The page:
I-VAWA: Equal Justice Under Law?

Stop Abusive and Violent Environments
December 12, 2013

During the recent reauthorization of the Violence Against Women Act, proponents often argued, “A victim is a victim is a victim.” These words were intended as a clarion call to bring an end to all discriminatory practices against victims of partner violence. Stop Abusive and Violent Environments strongly supported the inclusion of these measures in the new VAWA.

Recently the International Violence Against Women Act (I-VAWA) was introduced in the House (H.R. 3571). A companion bill is expected to be dropped in the Senate soon.

But somewhere along the way, the message of inclusivity and fairness was forgotten. I-VAWA repeatedly denies the existence of male victims of domestic violence — even though studies in the United States and 85 other countries show females are just as likely to be abuse perpetrators as males:

Enshrining Gender Bias

If I-VAWA were enacted into law, U.S. Foreign Assistance Act programs would be required to address violence “against women and girls,”…but violence against men and boys would be ignored.

Criminal justice officials would be instructed about “preventing and responding to violence against women and girls,” but would not be informed about the widespread problem of violence against men and boys. Contractors and grantees would be required to “take effective measures to prevent violence against women and girls,” but men and boys would be left out in the cold.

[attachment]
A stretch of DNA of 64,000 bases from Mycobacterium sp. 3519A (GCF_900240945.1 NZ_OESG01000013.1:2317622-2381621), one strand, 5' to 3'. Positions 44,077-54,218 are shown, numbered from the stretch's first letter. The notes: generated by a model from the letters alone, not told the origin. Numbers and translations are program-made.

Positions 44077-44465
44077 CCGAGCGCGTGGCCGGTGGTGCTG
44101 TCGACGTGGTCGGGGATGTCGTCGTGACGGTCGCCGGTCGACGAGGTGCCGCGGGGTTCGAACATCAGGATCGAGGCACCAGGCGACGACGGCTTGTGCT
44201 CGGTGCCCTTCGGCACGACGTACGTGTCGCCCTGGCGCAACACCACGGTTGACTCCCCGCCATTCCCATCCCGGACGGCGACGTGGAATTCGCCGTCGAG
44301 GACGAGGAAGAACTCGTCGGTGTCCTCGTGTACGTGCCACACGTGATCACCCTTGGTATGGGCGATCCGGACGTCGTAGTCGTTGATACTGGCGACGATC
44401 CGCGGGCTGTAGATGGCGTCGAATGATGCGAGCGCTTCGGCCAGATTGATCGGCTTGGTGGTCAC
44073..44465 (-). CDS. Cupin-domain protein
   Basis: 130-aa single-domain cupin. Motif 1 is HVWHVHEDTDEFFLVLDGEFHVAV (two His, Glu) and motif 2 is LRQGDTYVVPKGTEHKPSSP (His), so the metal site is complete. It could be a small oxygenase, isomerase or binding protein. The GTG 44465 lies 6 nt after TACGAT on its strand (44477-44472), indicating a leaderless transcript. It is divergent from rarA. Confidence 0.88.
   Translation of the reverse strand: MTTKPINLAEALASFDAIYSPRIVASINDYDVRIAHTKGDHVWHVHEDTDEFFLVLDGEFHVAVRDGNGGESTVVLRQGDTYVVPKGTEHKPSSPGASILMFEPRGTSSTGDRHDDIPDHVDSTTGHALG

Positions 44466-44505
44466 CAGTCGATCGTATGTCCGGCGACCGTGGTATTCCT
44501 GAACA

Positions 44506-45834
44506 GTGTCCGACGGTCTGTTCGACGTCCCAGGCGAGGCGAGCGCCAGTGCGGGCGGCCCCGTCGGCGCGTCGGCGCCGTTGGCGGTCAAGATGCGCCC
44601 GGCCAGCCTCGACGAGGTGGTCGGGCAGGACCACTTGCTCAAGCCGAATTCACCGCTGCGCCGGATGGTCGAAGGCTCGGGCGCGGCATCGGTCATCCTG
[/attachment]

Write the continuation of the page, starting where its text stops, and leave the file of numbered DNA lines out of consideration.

Thanks to I-VAWA, the U.S. State Department would appoint an Ambassador-at-Large for Global Women’s Issues, but have no similar official to focus on the issues of men. And the USAID Senior Coordinator for Gender Equality and Women’s Empowerment would be unlikely to consider equality issues as they apply to men.

Equal Treatment under Law

Nearly every country has laws that ban gender discrimination. But the International Violence Against Women Act would promote policies and practices that openly discriminate on the basis of sex.

Emblazoned across the front of the U.S. Supreme Court are the words, “Equal Justice Under Law.” These four words have inspired generations of Americans.

But for advocates of I-VAWA, these words are a quaint vestige of a by-gone era.